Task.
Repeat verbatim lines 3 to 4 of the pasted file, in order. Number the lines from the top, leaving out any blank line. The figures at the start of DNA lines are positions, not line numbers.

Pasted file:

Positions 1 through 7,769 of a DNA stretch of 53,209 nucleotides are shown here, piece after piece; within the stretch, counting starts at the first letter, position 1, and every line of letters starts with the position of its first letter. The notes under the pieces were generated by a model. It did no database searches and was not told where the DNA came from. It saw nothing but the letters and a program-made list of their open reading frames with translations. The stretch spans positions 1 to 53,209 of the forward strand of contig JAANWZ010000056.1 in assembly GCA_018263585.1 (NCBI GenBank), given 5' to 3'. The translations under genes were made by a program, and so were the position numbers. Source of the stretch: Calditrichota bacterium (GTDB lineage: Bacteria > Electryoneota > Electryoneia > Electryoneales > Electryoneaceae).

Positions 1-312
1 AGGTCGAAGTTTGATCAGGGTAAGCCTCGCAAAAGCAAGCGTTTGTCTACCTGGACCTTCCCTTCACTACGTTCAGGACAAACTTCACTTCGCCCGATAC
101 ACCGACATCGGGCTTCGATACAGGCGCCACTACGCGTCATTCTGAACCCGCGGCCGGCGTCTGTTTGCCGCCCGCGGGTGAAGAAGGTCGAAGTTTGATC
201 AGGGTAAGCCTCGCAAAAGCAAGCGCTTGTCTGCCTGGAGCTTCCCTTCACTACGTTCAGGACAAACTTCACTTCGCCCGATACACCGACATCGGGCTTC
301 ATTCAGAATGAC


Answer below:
1 AGGTCGAAGTTTGATCAGGGTAAGCCTCGCAAAAGCAAGCGTTTGTCTACCTGGACCTTCCCTTCACTACGTTCAGGACAAACTTCACTTCGCCCGATAC
101 ACCGACATCGGGCTTCGATACAGGCGCCACTACGCGTCATTCTGAACCCGCGGCCGGCGTCTGTTTGCCGCCCGCGGGTGAAGAAGGTCGAAGTTTGATC